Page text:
Former BBC chief technology officer (CTO) John Linwood has suggested that he was a "fall guy" for the BBC's failed £100m Digital Media Initiative.
DMI, which ended up costing £98.4m before it was embarrassingly scrapped, was intended to provide a completely digital platform for BBC programming and archiving, enabling video tape to be consigned to history. It would also enable clips and complete programmes to be uploaded, downloaded, edited or archived as necessary.
Linwood, who was sacked from his £287,000 role at the BBC, following a suspension in May 2013 because of the failed initiative, is taking legal action against the organisation over his sacking.
He claimed that the DMI project only accounted for an average of five per cent of his working time as CTO, and reiterated that in his four year spell at the BBC "technology delivered hundreds of projects successfully", the Guardian reports.
But the BBC maintains that Linwood was project sponsor and chair of the DMI steering group and so was ultimately responsible for the project and its failings.
Linwood was questioned by the tribunal about e-mails suggesting that there was a ‘plan B' put into place - the BBC believes that these plans, which were on a need to know basis showed that Linwood was "secretive about the technological problems of DMI".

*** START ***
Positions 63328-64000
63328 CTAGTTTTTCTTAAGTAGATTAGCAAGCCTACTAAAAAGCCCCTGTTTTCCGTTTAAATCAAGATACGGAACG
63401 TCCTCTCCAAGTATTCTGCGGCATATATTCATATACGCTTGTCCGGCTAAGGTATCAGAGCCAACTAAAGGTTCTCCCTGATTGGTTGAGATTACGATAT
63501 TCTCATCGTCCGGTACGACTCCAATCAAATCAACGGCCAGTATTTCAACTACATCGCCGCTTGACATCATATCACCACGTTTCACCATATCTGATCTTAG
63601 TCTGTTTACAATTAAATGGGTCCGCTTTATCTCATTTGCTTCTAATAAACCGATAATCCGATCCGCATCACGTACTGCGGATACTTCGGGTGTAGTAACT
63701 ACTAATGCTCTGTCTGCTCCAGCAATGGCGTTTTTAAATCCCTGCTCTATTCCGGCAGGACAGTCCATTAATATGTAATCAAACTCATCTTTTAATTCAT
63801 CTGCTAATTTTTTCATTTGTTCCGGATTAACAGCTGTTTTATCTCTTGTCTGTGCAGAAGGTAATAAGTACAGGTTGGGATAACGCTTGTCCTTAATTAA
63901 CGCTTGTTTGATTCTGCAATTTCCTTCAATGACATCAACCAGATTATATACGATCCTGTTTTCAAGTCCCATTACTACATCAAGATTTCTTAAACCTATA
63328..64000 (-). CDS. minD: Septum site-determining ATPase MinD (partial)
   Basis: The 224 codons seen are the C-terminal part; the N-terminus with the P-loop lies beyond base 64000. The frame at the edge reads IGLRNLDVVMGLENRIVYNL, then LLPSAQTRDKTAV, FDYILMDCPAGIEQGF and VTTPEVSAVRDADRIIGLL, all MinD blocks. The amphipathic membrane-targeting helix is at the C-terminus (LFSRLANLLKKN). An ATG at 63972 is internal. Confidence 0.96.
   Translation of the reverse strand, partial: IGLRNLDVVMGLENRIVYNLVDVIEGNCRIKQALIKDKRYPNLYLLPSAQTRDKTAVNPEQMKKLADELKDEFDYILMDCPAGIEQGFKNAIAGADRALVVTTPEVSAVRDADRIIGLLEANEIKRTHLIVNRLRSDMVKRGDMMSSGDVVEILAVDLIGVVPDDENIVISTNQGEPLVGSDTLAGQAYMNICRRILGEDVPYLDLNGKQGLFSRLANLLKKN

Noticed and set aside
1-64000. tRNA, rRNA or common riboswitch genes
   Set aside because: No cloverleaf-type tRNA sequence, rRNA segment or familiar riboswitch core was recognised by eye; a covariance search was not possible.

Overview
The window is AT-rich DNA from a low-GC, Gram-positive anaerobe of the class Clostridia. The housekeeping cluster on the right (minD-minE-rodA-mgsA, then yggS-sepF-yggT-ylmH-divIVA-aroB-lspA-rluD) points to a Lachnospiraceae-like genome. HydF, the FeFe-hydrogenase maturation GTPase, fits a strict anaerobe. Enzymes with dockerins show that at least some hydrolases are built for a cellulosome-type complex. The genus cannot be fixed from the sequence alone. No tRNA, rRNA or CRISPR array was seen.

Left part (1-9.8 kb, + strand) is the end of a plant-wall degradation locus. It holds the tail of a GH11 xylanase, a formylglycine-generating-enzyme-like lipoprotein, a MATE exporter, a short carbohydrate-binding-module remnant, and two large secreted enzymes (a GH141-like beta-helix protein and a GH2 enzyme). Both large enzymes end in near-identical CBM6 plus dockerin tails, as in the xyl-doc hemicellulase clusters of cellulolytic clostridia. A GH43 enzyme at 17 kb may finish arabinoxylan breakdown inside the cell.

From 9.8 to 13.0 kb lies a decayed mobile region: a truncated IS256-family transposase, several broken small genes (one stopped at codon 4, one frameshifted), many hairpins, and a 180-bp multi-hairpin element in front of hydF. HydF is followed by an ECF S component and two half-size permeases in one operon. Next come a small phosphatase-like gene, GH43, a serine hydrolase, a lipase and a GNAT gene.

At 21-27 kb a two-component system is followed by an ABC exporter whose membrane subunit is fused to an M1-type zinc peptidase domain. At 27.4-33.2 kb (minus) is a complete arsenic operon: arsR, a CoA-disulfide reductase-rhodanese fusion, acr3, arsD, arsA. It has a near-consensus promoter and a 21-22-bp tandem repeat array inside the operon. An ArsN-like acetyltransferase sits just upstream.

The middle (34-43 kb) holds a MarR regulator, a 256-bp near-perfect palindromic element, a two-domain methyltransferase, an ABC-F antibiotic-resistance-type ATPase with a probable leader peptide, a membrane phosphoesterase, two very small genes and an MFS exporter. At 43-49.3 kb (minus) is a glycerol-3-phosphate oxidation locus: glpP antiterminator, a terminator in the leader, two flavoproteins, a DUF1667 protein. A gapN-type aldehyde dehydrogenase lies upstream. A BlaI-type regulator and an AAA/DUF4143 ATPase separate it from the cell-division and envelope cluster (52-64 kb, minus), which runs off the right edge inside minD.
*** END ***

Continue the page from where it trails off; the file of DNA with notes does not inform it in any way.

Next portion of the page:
However, Linwood said that BBC North was nervous about the project and wanted a fall back plan in place, which shouldn't have been communicated to all of the staff working on the DMI project because they were "putting their heart and soul" into the system as it would have been "hugely demoralising".
He added that the delays on the project were not all down to technology issues, and were in fact because of a change in requirements, or unclear instructions coming from the business.
But DMI consultant Alastair Ford claimed that the BBC had not changed its requirements, while Linwood's former colleague and DMI programme director Peter O'Kane told BBC human resources director Clare Dyer that the DMI "is a failure without question, judged by delivery against requirements, time to deliver and overall cost".
The one piece of technology delivered from the project, called Fabric, is widely regarded by staff as worse than Infax, the system it is supposed to be replacing.
Linwood, who was planning to leave the BBC for a job at Deutsche Bank before DMI was axed, admitted he was the "accountable senior person" for the project.
The tribunal continues.
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